• devDependencies, normally tools you use to make your developer experience better (nothing you ship with your library).
  • peerDepedencies, dependant libraries (Let's say you are using react with hooks at your library. You might want to add a peer dependency on react@>=16.8.0 which introduced hooks to make sure nobody uses your library with a version of react which is less than 16.8.0).

Packages we need to install

  • typescript, the compiler.
  • rollup my choice and recommendation of code bundler for libraries.
  • rollup-plugin-typescript2, this will make sure our code gets compiled to ES5.

Taking into account the concepts about types of dependencies above, where would you put these dependencies under?

In our example, typescript and rollup are tools that makes our development experience better, but you might be building a more complex library. In our case dependencies fall into devDependencies.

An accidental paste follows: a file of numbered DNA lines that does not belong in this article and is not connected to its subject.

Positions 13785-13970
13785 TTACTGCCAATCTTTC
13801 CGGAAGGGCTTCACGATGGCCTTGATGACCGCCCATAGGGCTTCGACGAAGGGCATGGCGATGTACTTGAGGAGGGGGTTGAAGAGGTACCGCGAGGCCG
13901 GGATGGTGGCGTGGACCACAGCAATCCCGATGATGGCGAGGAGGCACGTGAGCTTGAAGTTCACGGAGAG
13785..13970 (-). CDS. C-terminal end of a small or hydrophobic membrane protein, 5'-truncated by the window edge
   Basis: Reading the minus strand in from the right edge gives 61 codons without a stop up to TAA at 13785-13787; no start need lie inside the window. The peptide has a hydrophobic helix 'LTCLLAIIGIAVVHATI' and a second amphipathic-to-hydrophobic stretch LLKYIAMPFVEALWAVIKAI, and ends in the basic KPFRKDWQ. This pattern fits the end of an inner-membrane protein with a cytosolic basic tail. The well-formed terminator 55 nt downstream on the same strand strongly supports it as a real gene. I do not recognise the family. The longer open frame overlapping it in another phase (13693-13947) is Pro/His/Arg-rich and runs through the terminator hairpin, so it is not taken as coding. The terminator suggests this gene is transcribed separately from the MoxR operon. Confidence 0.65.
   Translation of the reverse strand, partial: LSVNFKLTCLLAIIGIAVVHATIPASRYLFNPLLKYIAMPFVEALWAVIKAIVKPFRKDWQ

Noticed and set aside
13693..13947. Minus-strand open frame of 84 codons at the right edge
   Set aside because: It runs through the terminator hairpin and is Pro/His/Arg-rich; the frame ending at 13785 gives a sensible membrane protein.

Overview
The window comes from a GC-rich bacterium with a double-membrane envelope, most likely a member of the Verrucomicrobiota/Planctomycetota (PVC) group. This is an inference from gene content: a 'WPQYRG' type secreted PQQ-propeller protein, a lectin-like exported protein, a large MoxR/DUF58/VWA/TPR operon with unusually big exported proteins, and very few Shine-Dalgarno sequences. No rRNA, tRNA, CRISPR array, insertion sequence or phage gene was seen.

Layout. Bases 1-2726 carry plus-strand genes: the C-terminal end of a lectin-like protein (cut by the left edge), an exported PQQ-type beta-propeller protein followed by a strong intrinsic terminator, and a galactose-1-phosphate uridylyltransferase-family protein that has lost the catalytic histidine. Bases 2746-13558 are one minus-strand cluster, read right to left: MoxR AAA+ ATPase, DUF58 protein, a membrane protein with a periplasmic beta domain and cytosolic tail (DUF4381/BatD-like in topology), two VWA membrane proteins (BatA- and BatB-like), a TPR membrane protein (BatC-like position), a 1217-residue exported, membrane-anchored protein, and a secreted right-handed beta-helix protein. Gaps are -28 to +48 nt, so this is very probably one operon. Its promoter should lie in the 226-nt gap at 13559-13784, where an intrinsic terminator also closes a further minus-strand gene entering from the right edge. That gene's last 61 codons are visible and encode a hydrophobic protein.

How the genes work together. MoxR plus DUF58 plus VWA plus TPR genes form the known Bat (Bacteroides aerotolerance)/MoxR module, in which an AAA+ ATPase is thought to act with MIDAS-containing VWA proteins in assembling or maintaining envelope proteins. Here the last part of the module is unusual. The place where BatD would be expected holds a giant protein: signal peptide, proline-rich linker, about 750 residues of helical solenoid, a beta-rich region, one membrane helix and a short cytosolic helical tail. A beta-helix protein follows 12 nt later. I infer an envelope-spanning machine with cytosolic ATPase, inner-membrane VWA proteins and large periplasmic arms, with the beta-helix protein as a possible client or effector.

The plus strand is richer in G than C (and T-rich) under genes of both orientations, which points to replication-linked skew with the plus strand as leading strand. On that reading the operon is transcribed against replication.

$ npm i typescript rollup rollup-plugin-typescript2 --save-dev

3. Write yout library's code.

Enough of the boring, let's write some code.

We are ging to create a folder called src in our root directory and a file called index.ts (Note, this is my choice of folder structure, you can perfectly work with yours).

$ mkdir src
$ cd src
$ touch index.ts

This is going to be a really simple example, because I don't want to focus in the code too much, but to show you how to create your library.

Our library is going to export two functions, sum and deduct. Self explanatory names that will make the code easy to understand.

// index.ts
export function sum(a: number, b: number): number {
return a + b
export function deduct(a: number, b: number): number {
return a - b

4. Configuration.